But this is a rare moment where the leviathan can be confronted and restrained.
President Obama is wrestling with the leviathan and much more than just his legacy is at stake.
Whatever you think of this leviathan budget, President Obama cannot be accused of being a trimmer, or reticent.
This is the leviathan that libertarians and conservatives have warned about in sometimes overheated, hyperpartisan terms.
His newest series, leviathan, is a steampunk reimagining of WWI Europe.
But possessing all the grand distinctive features of the leviathan, most naturalists have recognised him for one.
"Tis fortunate I shall be with thee when thou carvest the leviathan," he said once.
Grotesque boulders of leviathan size lay strewn and standing in grass-covered openings.
"Make that young leviathan speak," said Cleever impatiently, above his glass.
The Duke of Bedford is the leviathan among all the creatures of the crown.
late 14c., "sea monster, sea serpent," also regarded as a form of Satan, from Late Latin leviathan, from Hebrew livyathan "dragon, serpent, huge sea animal," of unknown origin, perhaps related to liwyah "wreath," from root l-w-h- "to wind, turn, twist." Of powerful persons or things from c.1600. Hobbes's use is from 1651.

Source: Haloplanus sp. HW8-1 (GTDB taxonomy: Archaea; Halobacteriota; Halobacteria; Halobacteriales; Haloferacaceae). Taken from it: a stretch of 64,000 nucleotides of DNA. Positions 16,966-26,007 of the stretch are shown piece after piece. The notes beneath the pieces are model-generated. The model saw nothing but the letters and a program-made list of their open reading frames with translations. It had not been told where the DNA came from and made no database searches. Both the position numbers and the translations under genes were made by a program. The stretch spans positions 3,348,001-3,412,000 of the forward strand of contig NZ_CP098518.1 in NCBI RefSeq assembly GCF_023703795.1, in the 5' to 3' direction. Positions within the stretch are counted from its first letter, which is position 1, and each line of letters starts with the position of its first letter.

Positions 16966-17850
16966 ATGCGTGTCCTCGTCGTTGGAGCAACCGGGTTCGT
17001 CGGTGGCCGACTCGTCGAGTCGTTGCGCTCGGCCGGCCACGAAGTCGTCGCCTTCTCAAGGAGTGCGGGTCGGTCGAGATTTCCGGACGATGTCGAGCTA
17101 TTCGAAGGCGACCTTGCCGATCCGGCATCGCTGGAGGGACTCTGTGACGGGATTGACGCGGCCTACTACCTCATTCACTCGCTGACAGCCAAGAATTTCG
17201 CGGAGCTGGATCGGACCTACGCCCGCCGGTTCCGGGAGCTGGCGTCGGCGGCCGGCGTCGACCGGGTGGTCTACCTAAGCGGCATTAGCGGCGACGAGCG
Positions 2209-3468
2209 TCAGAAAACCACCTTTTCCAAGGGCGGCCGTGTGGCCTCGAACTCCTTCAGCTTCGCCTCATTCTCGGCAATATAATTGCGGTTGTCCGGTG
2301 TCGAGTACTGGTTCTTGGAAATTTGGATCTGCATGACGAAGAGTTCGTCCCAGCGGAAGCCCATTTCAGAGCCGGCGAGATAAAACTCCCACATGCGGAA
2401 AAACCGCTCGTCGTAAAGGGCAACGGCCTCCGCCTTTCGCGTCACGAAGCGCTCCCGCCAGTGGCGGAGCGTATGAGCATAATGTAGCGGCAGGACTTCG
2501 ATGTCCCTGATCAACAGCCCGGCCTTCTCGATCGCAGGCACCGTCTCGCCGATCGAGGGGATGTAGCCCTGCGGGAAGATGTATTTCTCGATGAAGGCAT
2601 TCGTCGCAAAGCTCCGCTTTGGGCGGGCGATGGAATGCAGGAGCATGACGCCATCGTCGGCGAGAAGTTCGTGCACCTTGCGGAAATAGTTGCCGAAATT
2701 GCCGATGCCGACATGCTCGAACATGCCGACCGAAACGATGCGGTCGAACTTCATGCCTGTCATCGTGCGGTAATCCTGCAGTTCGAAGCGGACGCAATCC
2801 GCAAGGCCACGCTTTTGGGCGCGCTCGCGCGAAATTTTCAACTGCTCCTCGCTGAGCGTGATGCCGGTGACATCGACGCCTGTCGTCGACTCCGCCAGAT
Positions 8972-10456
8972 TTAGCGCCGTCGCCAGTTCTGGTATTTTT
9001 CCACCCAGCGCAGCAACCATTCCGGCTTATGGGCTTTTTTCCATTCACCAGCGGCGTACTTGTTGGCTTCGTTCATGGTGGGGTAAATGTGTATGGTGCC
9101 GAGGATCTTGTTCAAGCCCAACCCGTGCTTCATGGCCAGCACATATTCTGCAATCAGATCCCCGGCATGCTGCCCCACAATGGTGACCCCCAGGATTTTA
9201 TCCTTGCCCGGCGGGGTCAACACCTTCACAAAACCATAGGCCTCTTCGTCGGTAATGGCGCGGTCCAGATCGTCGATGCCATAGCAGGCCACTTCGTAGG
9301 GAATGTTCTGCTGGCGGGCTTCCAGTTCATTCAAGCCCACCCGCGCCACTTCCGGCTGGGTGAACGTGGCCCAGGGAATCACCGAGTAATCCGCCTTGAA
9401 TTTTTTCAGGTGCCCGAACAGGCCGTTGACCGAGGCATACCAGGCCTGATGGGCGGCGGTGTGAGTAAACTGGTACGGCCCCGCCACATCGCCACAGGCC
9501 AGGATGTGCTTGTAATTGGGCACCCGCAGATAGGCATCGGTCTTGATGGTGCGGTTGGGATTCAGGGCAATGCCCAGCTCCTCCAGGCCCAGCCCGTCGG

a transliterated Hebrew word (livyathan), meaning "twisted," "coiled." In Job 3:8, Revised Version, and marg. of Authorized Version, it denotes the dragon which, according to Eastern tradition, is an enemy of light; in 41:1 the crocodile is meant; in Ps. 104:26 it "denotes any large animal that moves by writhing or wriggling the body, the whale, the monsters of the deep." This word is also used figuratively for a cruel enemy, as some think "the Egyptian host, crushed by the divine power, and cast on the shores of the Red Sea" (Ps. 74:14). As used in Isa. 27:1, "leviathan the piercing [R.V. 'swift'] serpent, even leviathan that crooked [R.V. marg. 'winding'] serpent," the word may probably denote the two empires, the Assyrian and the Babylonian.